Dealing with Entrepreneurial Unknowns: When your Magic 8-Ball is Hazy
If current political events have taught us anything, it’s not to assume outcomes. Apparently not even highly trained expert pollsters and pundits can predict the future so how can we as entrepreneurs know what our new businesses are going to do? Three year income and cost projections?? I’m hoping we can still pay salaries three months from now! If this is how you feel, you are not alone. Yes, we’ve all had to (or should have) written our business plans. But three years of accurate forecasts? Well, let’s all take a deep breath and hit the reality button.
One: Data is your friend. No one can 100% predict the future. The best we can do is look at similar businesses with comparable models, factor in key data trends that are critical for whatever business you’re starting, and then make best informed guesses. For example, if my business model depends on population growth or number of people who own houses, I can find open data sources that tell me that. If my success depends on people who will suddenly develop a love for the color magenta, maybe not so much.
So, where do you find this data? Most metropolitan areas collect demographic information on a regular basis. Many are now releasing it to the public to help spur business development. For example, we are based in Philadelphia, PA. A quick Google search can let you know what’s available: Philadelphia Data. Not sure if your area does the same? Call your Chamber of Commerce. Statistics and data analysis not your thing? Find help at the Small Business Association or find an onDemand expert resource on a site like SweatEquitE.com
Two: Give yourself permission to be wrong (temporarily). Revisions and “pivots” are not bad. On the contrary, they’re often very necessary. A business plan is an ever developing, flexible framework, not a hard and fast rule book. Definitely write your plan with a set of goals in mind, but, if you find out your assumptions are wrong, that’s OK. You don’t have to double down because you’re afraid to be wrong. Doubling down on a path that you already can see is not panning out, means doubling down on losses. That’s never a good idea.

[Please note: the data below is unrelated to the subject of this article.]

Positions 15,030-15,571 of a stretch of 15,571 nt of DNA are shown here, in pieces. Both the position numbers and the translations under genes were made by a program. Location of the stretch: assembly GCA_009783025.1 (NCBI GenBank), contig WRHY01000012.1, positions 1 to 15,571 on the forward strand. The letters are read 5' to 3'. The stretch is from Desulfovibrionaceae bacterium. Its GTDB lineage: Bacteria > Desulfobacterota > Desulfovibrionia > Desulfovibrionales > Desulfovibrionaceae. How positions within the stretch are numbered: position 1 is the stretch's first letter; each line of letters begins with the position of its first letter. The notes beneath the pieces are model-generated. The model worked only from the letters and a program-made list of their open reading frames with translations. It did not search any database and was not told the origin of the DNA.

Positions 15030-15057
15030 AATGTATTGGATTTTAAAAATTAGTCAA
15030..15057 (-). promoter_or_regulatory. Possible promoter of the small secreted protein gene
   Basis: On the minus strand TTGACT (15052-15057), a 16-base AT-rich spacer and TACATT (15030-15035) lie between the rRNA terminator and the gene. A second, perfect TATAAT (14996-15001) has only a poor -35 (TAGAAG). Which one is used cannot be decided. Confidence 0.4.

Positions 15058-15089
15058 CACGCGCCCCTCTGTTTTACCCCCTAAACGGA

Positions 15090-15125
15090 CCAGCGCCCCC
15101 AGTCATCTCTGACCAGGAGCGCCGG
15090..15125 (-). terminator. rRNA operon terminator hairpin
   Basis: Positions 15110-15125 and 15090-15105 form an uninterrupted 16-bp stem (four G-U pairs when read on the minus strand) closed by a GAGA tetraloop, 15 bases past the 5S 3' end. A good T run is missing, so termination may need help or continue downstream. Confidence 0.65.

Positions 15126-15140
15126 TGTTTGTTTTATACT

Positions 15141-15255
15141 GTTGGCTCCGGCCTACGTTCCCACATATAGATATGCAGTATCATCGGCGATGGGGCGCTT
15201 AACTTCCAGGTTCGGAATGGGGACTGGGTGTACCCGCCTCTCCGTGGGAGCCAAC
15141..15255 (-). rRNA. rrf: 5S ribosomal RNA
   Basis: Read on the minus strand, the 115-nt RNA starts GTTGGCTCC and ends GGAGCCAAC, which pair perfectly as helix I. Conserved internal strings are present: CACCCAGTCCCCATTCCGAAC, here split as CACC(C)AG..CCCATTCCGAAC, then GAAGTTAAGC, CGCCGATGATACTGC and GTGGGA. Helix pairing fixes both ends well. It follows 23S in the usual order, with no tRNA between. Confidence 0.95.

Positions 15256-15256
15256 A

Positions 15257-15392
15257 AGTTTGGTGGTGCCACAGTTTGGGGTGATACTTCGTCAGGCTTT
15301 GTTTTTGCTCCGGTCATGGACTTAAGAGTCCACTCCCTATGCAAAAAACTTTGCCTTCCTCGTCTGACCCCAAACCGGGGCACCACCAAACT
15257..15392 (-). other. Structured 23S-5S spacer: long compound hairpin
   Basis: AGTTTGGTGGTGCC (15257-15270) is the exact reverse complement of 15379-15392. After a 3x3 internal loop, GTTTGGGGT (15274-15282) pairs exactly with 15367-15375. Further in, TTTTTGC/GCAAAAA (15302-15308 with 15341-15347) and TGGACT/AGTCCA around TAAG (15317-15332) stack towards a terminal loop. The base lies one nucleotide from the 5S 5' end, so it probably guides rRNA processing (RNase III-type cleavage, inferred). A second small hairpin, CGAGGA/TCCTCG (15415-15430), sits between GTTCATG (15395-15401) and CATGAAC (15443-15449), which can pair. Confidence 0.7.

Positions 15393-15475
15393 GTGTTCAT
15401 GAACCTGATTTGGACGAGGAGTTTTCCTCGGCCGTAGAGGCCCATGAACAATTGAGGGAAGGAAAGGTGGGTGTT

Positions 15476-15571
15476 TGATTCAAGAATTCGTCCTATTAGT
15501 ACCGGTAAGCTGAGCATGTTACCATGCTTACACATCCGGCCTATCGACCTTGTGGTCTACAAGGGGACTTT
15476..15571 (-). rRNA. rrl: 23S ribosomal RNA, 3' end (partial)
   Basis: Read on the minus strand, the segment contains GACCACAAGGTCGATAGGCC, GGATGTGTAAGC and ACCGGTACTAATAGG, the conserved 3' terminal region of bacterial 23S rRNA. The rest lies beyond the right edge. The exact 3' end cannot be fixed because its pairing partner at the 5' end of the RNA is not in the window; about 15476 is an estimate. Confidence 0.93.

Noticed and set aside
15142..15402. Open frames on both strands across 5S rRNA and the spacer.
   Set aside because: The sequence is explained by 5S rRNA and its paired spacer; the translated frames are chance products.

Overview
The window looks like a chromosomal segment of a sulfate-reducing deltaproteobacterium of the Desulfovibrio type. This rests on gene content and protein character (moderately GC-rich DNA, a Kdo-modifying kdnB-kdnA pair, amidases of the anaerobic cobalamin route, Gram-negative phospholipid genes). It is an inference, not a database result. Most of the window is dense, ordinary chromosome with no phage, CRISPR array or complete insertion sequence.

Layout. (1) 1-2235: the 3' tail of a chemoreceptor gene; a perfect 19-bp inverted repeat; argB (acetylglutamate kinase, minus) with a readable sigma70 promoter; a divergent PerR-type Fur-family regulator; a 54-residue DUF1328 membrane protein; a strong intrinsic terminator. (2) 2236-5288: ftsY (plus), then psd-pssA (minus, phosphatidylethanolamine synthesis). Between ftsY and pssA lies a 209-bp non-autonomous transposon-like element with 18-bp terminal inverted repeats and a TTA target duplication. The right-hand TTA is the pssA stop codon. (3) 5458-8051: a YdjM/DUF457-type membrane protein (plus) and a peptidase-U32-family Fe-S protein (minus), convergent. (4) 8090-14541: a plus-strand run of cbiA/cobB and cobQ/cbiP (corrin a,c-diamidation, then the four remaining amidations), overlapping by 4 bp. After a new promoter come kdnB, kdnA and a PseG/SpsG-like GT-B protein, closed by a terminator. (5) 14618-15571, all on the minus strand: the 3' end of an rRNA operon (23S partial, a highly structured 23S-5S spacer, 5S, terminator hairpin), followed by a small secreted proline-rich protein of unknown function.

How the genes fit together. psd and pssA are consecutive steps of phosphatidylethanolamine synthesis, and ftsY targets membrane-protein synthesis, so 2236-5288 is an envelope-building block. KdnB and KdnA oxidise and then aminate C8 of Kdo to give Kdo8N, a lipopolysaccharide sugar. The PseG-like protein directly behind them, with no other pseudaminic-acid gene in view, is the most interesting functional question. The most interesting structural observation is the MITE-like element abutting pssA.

Part of being a leader is knowing when to pivot and when to dig in and fight harder. Don’t confuse predictions for fact. If your trends show you’re moving in the wrong direction, by all means change! Business forecasting accuracy is a continuous learning process.
Three: Consider the big picture when making decisions. Know what you’re dealing with and how decisions are interrelated. When you’re the boss, you’re bound to make mistakes and that’s ok. Mistakes are opportunities for learning and will definitely happen. If you haven’t made any yet, you’re not stretching your business enough.
Short term “wrong” Is not a long term death sentence. So, before you panic and potentially over compensate with a partial decision, keep the “wrong decision” in perspective.
Do an accurate assessment of impact – is it an inconvenience or a crisis? Who does it affect – employees, customers, vendors? What is the full impact – people, performance, profit? Understand what you’re dealing with and then make a good plan for resolution. Afterward, do a recap so you understand the root cause and how you can prevent “wrongs” in the future.
Business is a learning process, so remember you are your own best crystal ball!